In awarding penalties and attorney fees, the Commission determined that defendant’s unilateral termination of permanent total disability benefits occurred three weeks before claimant’s failure to attend a scheduled medical examination and therefore could not be premised on section of the Workers’ Compensation Act.
In December 1987, the arbitrator found claimant permanently totally disabled under section 8(f) due to work injuries sustained on Jan 11, 1979. The arbitrator found that claimant sustained a badly fractured leg requiring surgery and lengthy periods of inactivity. She further found that claimant’s orthopedic problems were complicated by increased obesity, diabetes and hypertension, which did not manifest until after the work accident. The arbitrator determined that the work accident aggravated the problems which made claimant unemployable. From December 1987 until March 1995, defendant made timely payment of permanent total disability benefits. Defendant also made multiple and extensive attempts to obtain from claimant medical information and documentation regarding claimant’s ongoing medical condition and his inability to perform gainful employment.
Claimant filed a petition for penalties under section 19(k) and attorney fees under section 16, claiming defendant unilaterally terminated claimant’s permanent total disability benefits without filing a petition pursuant to section 8(f) seeking a determination that claimant’s disability had “diminished or ended.” Defendant resumed permanent total disability benefits and filed a Motion to Suspend and Terminate permanent total disability benefits.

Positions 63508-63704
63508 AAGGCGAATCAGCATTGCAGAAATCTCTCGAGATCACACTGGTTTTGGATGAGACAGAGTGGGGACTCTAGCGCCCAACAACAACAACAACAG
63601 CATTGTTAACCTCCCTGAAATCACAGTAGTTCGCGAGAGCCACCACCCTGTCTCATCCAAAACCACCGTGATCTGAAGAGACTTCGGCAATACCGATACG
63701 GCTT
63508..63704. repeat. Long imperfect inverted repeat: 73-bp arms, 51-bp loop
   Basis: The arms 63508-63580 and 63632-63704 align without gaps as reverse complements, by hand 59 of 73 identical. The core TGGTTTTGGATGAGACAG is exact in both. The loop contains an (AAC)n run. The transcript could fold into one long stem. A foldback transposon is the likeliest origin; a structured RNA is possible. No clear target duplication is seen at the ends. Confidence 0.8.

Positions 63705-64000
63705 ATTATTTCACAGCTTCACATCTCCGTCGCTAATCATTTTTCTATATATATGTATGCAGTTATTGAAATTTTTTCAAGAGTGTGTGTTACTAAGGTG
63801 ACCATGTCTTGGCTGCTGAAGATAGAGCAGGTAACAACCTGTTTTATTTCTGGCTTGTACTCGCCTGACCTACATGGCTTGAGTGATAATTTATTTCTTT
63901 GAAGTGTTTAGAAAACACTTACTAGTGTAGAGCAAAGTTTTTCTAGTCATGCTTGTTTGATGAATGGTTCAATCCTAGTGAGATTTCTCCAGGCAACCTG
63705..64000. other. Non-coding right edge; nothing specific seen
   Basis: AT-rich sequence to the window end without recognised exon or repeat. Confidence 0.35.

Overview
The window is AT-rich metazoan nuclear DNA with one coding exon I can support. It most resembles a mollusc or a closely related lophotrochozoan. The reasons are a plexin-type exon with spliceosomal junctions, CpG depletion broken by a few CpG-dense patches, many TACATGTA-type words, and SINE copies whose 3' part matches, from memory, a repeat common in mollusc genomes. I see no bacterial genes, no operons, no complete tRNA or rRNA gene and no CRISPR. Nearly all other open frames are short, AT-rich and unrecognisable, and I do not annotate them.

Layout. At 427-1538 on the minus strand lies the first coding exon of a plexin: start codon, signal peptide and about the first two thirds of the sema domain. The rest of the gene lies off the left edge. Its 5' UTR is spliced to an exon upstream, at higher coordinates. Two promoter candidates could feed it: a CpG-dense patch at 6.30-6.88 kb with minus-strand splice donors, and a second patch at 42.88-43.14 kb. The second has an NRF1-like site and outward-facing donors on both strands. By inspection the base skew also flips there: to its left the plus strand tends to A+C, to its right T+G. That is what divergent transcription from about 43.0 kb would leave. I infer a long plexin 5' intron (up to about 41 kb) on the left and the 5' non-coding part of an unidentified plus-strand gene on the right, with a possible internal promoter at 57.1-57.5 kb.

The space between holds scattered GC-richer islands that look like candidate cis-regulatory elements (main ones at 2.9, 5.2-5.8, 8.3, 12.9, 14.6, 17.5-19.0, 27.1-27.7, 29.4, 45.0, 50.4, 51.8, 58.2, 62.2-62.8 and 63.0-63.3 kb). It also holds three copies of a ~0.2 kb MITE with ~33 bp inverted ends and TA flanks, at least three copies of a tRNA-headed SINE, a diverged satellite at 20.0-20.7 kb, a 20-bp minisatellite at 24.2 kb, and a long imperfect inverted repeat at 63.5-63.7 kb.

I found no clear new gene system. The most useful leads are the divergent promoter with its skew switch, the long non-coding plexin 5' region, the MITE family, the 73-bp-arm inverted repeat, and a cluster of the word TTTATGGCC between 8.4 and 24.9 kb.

The Commission awarded claimant $18949 in penalties under section 19(k) and $7,579 in attorney fees under section 16 for defendant’s unilateral termination of permanent total disability benefits. The Commission noted that defendant’s termination of benefits occurred three weeks before claimant’s failure to attend defendant’s scheduled medical examination because defendant did not pay the travel costs in advance as required by section 12.
Also, the Commission denied defendant’s motion to suspend and terminate permanent total disability benefits. The Commission relied on the opinions of claimant’s treating doctor, which indicated that claimant’s condition remained
unchanged and chronic. Claimant had continued to treat with his doctor from 1991 through 1998 and at no time did the doctor authorize claimant to return to work. The doctor opined that although claimant at times may have appeared to have improved, such improvement was temporary and claimant’s condition ultimately worsened. The Commission pointed out that even the report of defendant’s doctor showed no new objective findings indicating that claimant’s condition had substantially changed.